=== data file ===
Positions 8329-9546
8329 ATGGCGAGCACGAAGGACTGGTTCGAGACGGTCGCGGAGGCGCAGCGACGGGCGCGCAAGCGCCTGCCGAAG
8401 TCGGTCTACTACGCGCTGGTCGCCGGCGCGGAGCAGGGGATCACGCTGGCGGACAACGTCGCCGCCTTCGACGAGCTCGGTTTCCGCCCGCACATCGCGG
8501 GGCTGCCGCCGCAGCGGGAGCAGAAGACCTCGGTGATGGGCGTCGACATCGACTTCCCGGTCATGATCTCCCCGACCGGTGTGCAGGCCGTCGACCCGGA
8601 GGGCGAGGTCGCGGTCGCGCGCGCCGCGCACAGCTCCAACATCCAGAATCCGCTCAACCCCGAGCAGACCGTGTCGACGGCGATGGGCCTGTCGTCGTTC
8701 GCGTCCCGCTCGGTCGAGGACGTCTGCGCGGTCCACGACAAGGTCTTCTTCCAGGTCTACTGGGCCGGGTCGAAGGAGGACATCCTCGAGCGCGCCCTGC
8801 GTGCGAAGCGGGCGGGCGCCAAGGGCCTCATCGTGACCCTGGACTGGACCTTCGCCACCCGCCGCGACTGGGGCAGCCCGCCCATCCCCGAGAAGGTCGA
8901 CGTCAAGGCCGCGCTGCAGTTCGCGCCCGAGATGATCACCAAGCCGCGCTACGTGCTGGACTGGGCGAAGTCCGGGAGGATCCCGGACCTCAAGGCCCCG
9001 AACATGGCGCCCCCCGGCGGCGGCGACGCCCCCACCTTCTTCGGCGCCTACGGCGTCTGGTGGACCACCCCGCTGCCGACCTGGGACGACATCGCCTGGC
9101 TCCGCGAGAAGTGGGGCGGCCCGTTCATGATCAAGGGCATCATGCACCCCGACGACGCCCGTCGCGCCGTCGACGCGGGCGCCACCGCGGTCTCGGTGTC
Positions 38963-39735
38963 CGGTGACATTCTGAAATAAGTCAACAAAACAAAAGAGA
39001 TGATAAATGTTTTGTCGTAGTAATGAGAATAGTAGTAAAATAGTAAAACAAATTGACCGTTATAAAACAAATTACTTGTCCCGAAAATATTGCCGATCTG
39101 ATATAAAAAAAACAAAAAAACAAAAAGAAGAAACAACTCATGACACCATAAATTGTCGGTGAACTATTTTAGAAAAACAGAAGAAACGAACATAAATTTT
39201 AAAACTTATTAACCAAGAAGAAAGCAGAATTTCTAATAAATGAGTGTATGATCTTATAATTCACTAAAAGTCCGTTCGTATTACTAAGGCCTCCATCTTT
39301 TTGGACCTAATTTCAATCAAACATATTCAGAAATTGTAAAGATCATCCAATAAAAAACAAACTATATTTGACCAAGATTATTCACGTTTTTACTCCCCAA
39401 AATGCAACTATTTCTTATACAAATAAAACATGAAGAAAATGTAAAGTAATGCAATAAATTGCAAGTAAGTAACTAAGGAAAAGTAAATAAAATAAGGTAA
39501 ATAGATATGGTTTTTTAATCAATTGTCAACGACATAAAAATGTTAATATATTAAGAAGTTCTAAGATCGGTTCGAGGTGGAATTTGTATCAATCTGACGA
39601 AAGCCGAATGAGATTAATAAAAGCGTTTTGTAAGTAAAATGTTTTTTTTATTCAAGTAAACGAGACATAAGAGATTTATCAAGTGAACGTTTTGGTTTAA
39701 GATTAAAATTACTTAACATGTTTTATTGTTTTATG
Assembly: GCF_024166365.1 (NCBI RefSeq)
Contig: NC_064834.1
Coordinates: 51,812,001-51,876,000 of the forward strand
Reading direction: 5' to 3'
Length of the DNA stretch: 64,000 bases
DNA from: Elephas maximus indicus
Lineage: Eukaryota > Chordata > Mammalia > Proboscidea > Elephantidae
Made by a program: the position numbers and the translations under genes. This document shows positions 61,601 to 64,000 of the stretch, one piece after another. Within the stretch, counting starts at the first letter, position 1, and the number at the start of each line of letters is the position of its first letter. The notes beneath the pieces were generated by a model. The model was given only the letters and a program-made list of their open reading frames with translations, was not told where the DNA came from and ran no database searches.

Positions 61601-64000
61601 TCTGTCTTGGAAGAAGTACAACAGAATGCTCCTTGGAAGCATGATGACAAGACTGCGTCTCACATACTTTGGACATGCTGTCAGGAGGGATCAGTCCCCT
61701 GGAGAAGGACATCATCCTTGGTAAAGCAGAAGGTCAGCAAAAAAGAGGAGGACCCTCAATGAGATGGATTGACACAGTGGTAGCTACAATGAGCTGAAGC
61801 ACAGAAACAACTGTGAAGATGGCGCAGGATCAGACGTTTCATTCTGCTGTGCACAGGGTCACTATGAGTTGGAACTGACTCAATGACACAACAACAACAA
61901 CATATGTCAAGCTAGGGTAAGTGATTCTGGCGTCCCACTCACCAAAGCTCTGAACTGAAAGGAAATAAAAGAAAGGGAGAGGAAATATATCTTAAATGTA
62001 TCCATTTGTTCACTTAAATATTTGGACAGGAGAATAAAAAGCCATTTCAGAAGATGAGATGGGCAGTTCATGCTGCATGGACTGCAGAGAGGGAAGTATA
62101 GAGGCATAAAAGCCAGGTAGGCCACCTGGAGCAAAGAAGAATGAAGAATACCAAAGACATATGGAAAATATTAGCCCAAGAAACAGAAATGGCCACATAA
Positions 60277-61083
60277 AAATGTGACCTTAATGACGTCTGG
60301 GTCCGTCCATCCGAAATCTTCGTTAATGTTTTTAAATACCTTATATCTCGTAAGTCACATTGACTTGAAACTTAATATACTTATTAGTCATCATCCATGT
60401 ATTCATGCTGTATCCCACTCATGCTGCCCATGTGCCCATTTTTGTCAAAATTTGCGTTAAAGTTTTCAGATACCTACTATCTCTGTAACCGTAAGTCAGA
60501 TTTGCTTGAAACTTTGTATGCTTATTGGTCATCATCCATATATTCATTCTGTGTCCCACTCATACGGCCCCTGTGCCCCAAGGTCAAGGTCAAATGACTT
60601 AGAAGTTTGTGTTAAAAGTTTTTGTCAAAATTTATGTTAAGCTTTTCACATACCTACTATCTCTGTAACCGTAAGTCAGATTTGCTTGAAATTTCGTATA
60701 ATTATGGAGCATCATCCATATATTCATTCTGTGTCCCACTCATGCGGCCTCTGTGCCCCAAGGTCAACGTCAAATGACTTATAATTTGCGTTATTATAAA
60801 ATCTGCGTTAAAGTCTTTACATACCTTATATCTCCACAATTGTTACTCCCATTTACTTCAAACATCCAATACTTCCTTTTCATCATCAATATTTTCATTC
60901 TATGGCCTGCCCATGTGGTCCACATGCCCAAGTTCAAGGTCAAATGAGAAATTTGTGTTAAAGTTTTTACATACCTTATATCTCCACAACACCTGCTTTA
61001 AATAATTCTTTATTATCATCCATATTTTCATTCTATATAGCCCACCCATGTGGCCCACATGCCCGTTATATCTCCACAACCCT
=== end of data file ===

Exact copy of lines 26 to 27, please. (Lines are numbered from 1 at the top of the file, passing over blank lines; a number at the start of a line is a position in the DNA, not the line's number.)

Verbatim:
DNA from: Elephas maximus indicus
Lineage: Eukaryota > Chordata > Mammalia > Proboscidea > Elephantidae